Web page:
She said despite the notification and a follow-up letter, Maape did not respond but was shocked when the House of Traditional and Khoisan Leaders allegedly circulated an invitation for a meeting scheduled for April 23, 2024, and recognised Vulindlela as the senior traditional leader.

Thembekile said, however, that she did not have tangible evidence and she instructed Lutho to appoint a legal representative to write a letter to the House of Traditional and Khoisan Leaders and Zibi Royal Council to ask whether the allegations of a meeting were true.

They also wanted to know whether Maape had published a notice in the Provincial Gazette recognising Vulindlela as the senior traditional leader.

She said the letter also highlighted that Vulindlela was not identified by the Fuba II Zibi Royal Family as the person who must assume the vacant position of the senior traditional leader of AmaHlubi Traditional Community.

She said she highlighted that Lutho was the one.

“The letter went further to state that there would be no lawful basis for the first respondent's (Vulindlela) recognition as the senior traditional leader,” she wrote.

Thembekile said the family did receive a response to the letter, but on May 16, Lutho furnished them with a copy of a document that appeared to be a certificate of recognition issued by Maape to Vulindlela.

She said although the recognition certificate came into effect on January 15, it seems to have only been signed by Maape on March 4.

“It was also brought to the applicants’ (the family's) attention that the first respondent had been travelling from village to village brandishing the aforementioned and declaring to members of the AmaHlubi Traditional Community in the North West that he was the senior traditional leader,” said Thembekile.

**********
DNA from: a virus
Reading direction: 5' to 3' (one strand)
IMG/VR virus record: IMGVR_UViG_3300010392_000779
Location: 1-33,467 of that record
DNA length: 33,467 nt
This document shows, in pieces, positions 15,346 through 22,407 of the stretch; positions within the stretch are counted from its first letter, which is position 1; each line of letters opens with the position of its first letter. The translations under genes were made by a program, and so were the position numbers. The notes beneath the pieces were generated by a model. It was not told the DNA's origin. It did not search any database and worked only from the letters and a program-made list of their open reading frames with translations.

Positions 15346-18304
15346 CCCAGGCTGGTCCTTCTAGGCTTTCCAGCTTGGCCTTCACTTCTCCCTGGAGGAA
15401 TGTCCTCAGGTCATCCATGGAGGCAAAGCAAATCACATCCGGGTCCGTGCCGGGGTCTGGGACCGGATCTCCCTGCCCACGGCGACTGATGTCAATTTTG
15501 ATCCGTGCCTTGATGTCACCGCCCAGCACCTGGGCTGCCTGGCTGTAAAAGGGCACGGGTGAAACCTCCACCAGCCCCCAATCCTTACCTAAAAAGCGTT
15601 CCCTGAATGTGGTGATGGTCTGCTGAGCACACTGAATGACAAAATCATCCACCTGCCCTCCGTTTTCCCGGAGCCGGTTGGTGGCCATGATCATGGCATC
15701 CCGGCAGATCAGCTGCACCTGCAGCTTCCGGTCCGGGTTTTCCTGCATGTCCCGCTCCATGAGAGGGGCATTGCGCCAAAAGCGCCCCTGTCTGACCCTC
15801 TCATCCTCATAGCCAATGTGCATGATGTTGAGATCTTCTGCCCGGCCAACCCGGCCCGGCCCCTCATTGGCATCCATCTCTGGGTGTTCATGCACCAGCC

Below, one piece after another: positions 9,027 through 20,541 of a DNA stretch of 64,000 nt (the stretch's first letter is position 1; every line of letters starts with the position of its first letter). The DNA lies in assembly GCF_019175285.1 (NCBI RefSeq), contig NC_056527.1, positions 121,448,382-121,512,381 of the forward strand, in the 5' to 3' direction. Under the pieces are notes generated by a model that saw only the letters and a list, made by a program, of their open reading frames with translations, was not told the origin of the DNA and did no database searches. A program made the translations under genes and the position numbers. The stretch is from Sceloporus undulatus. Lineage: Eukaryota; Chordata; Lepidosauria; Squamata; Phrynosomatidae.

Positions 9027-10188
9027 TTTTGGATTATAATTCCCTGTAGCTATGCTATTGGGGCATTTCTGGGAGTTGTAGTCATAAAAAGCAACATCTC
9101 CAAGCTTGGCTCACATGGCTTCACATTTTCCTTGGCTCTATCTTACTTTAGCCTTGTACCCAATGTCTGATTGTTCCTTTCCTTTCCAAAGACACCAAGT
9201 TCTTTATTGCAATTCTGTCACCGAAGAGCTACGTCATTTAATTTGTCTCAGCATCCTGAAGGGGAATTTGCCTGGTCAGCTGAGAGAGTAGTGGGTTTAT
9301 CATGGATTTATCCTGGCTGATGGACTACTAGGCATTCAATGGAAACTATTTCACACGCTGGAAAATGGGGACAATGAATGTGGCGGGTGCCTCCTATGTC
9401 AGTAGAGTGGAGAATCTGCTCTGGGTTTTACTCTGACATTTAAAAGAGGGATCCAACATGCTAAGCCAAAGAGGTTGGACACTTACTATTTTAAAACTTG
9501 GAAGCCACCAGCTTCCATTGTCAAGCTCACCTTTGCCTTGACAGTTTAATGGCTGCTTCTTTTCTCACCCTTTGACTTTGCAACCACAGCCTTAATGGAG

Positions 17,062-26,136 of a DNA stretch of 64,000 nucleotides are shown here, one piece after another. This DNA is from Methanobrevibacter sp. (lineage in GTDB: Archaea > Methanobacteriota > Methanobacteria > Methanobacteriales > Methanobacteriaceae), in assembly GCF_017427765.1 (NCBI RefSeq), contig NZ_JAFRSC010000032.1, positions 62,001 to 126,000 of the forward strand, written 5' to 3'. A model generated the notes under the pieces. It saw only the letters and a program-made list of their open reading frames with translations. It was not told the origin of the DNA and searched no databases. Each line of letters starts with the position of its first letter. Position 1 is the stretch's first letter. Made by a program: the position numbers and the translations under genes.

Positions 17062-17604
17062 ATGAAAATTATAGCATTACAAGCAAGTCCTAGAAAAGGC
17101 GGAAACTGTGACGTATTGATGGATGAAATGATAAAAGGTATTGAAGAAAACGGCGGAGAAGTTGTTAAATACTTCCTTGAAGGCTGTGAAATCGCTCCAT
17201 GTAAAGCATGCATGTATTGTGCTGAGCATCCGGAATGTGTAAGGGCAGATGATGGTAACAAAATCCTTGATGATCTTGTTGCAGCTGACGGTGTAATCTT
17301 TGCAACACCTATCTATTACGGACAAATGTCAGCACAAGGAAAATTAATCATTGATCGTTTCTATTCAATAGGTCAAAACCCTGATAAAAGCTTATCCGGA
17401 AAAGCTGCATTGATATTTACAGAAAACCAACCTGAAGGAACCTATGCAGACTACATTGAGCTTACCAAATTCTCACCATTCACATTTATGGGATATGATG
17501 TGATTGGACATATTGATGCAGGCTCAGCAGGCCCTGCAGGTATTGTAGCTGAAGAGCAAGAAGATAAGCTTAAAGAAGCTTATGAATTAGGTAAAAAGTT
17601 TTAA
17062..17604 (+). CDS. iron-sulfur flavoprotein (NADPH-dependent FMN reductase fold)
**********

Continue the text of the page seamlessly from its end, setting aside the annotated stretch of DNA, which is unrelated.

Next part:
She added that the North West Department of Cooperative Governance and Traditional Affairs, through their Traditional Leadership Support Officials, invited Lutho to a meeting at KhayaKhulu on May 23.

She said while the agenda of the meeting was not clear, the letter asked Lutho to “bring the following government gadgets that were allocated to Kgosi Madoda Shadrack Zibi, being a laptop, cellphone and office key”.

Meanwhile, Nomfundo believes her brother has been used by politicians who want to push their agenda and benefit from their land. She said since her father’s passing their lives have been in constant danger. She said the land was rich in resources which politicians covet and they have resorted to colluding with community members to ensure the family was disrespected and divided.

“Recently, we experienced a tragic loss connected to a stock theft syndicate operating in our village, KhayaKhulu. This syndicate has been protected by our local police for years due to their involvement in the profits. Our lives are in jeopardy, because we have disrupted the illicit operations of people who have benefited from this cattle syndicate for years, affecting various villages and butcheries,” she said.

The AmaHlubi tribe moved from the Eastern Cape in 1920 and purchased land in 1924, under the leadership of uNkosi Fuba Zibi. This year marks their 100th anniversary in the North West.

Nomfundo added that instead of celebrating, the family found itself in a dire situation where some locals had gone to extreme lengths to make them feel unwelcome and unsafe, even after they won a land claim case in December 2021.